Do you have any impossible dream of Daniel's third going to someone else?

Thursday
Nov082012

Dr. Link

Columbia Journalism Review looks back at a watershed moment in celebrity profiles: Truman Capote meets Marlon Brando
The Film Doctor thinks Wreck-It Ralph is more corporate brainwashing for profit
Movieline Brad Pitt turns furniture designer. Unfortunately you can't see the show which is in New York next week if you're not in the design industry -- I looked it up after treading this; private appointments only 
Awards Daily Soundworks profiles Flight. How many Oscar noms will that film win? 
Studio Briefing Daniel Craig's "get me outta this" feelings for Bond since day one -- I'm amused by how seriously people are taking these comments. Please, it's not like he's going to quit just yet.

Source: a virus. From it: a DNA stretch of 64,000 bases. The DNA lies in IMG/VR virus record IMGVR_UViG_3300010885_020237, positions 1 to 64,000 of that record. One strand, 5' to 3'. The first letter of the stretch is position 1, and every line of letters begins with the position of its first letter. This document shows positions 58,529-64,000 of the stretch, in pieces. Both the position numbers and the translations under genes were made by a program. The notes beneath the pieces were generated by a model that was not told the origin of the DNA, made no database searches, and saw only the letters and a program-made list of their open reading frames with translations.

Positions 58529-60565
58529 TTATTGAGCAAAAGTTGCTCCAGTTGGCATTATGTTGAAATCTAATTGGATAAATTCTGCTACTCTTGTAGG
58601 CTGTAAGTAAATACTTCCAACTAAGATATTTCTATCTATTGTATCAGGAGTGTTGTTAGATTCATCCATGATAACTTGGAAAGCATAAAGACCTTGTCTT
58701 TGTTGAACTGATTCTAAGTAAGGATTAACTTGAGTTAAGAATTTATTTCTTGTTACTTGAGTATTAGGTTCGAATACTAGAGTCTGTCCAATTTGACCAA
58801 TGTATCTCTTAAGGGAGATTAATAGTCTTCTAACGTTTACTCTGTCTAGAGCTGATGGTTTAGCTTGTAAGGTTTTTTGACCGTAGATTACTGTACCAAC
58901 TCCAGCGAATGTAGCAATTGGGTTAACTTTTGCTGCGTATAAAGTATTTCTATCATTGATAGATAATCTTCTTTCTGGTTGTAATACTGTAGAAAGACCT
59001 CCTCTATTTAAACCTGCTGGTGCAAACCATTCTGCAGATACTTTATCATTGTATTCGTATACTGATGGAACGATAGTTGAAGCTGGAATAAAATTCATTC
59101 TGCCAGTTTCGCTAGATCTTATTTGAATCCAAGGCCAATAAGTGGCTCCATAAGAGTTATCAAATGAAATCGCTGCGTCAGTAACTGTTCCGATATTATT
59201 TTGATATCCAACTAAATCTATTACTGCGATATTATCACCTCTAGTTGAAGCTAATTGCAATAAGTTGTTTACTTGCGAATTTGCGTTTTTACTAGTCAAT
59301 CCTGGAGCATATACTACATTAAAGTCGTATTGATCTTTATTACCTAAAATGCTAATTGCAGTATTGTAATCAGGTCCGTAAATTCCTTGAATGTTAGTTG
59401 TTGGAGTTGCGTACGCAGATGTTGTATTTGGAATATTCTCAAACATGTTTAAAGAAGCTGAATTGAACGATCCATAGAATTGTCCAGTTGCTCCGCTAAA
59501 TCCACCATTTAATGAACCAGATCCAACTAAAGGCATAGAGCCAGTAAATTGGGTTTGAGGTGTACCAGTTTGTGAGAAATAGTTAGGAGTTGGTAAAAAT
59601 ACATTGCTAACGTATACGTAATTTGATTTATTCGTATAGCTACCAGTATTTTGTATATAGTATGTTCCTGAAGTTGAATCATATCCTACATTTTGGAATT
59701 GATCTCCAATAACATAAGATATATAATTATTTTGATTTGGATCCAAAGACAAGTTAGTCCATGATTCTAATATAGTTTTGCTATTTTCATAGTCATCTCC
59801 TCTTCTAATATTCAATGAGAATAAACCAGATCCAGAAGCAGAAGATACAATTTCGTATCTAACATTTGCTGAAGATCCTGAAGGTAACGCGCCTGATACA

My New Plaid Pants a double o version of Do Dump or Marry shook and stirred me. So hard to answer!
Coming Soon It seems like Channing Tatum has as many movies coming out next year as he did this year! New pics from White House Down 
Cinema Blend the last star-laden version of Les Misérables, which was stupidly not the musical at the time,  comes to DVD in time for Christmas. Remember that one? Uma Thurman is Fantine and Liam Neeson is Jean Valjean
Family Room Gary Ross not at all sad that he walked away from The Hunger Games
/Film the beloved (but sometimes reviled) indie comic hit Elfquest from the 70s and 80s is still trying to become a movie. Fans who made a short film type trailer are hoping to be the ones to accomplish it. I'm a bit confused by their short though since it only features the female elves. It has to be a measure of Elfquest's impact that I recognized every single character... and not like distant memories either.

Today's Watch...
Well, if you have a couple of hours to spare that is...

Good concept though. They've linked up the Bond films chronologically, and then used roughly five minutes of film from each in sequential order to create a FrankenBond movie.